Comparing Flatland and Little House on the Prairie Essay

Comparing Flatland and Little House on the Prairie Essay

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Flatland and Little House on the Prairie


Simplicity clashes with stress. Living with the bare necessities, the working class families keep themselves happy. The husband works while the wife cooks the meals and takes care of the children. No desire for excessive amounts of m oney exists, just a desire for a strong bond within the family. Upper-class families or families striving for success invite stress into their lives. Too much stress from greedy desires of power creates tension in homes. The higher people c limb up society's ladder, the more likely their families are to fall apart. Flatland, by Edwin Abbott, presents the two dimensional world as a society with mostly working class families. A. Square, the narrator, enlightene d by a three dimensional experience longs to tell of the new knowledge revealed to him. Having no desire to learn of this foreign land called "Spaceland," the citizens of Flatland have A Square locked up. From past experiences, peo ple in Flatland know that new ideas cause turmoil amongst themselves. Focusing on having the basics for survival and a strong love within the family produces a peaceful and less stressful environment.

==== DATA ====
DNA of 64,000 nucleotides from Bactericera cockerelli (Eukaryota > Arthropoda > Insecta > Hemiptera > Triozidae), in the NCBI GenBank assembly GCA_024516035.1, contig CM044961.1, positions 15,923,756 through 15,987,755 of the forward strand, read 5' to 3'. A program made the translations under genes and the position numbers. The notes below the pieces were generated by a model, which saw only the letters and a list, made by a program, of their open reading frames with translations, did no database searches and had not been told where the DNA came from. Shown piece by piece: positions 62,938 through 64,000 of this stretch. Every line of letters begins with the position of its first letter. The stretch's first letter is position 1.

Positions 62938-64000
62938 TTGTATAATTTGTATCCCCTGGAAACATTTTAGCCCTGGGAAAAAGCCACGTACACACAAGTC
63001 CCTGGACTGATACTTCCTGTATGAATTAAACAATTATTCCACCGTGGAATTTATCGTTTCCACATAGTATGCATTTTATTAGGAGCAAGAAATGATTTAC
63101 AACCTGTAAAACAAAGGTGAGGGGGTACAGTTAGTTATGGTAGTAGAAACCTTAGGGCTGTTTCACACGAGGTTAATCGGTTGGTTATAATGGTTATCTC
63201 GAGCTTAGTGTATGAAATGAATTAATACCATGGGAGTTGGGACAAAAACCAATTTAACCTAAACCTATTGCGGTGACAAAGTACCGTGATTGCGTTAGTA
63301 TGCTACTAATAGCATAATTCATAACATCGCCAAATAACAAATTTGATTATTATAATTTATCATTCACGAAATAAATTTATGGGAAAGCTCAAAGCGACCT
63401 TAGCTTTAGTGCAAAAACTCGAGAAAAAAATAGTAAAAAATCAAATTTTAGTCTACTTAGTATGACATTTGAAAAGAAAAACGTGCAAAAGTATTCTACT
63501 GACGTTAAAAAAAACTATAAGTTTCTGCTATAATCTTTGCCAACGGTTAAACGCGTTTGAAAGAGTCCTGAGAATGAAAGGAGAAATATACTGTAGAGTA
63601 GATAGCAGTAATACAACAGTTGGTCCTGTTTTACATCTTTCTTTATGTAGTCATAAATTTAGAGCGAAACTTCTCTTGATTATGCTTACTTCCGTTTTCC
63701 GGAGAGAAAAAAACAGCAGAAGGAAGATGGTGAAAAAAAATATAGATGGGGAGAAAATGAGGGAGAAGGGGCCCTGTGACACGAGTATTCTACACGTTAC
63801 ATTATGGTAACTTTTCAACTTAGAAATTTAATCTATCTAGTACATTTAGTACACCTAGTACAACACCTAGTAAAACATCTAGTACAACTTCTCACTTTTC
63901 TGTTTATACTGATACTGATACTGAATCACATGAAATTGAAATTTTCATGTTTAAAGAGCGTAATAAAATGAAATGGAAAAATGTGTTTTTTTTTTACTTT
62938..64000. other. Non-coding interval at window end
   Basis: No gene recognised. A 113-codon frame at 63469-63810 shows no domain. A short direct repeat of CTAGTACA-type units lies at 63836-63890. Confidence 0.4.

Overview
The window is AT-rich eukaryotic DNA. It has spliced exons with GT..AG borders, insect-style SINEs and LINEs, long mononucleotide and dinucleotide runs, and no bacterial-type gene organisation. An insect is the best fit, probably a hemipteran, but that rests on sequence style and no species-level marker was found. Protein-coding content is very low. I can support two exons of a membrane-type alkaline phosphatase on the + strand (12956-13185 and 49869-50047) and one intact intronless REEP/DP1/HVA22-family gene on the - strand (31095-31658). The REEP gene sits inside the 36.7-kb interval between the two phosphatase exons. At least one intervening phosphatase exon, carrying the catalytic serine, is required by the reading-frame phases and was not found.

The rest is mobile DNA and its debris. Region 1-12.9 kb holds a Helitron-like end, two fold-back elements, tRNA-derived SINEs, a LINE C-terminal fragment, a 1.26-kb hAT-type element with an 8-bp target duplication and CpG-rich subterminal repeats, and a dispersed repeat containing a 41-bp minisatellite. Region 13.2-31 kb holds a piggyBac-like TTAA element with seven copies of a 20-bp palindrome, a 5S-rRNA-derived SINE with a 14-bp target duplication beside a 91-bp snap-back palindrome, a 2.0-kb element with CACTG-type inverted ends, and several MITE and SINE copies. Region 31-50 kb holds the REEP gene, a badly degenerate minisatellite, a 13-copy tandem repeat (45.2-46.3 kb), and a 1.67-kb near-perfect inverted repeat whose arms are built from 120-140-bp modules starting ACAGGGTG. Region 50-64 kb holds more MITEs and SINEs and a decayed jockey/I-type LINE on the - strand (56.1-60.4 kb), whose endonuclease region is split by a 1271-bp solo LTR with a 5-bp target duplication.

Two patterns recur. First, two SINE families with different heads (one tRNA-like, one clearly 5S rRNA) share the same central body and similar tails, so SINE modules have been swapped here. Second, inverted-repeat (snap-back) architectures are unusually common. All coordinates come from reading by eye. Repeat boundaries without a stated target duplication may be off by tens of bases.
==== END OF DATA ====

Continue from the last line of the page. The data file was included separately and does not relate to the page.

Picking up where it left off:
The lngles family from Little House on the Prairie, a popular television series, demonstrates the working class. Mr. Ingles works while Mrs. Ingles takes care of the household duties. The family displays a genuin e happiness. They have no modern utilities, but they have each other. They have a strong love within their family, and worldly materials serve little importance to them. A typical family today displays tremendous difference s compared to the Ingles family. Jealously and competitiveness play a major part in showing these varia...

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...understandable why the people of Flatland do not have an interest in knowing about Spaceland. They want to keep their lives as they have them.


Why did society not reject change? This possibly cannot be answered. Flatland citizens intelligently chose the right turn. Growth in knowledge no doubt brings great new opportunities, but the consequences are not worth it. Who knew that by trying to improve a family's status in society would lead to the destruction of a household? Greed starts off ugly and only gets uglier. The problem with society succeeding belongs to the fact that society does not know when to stop. There are some families that have kept love as the center of their household. These families provide a hope that this "cycle" of selfish, self-gaining, individuals will eventually return to the days of Little House on the Prairie.


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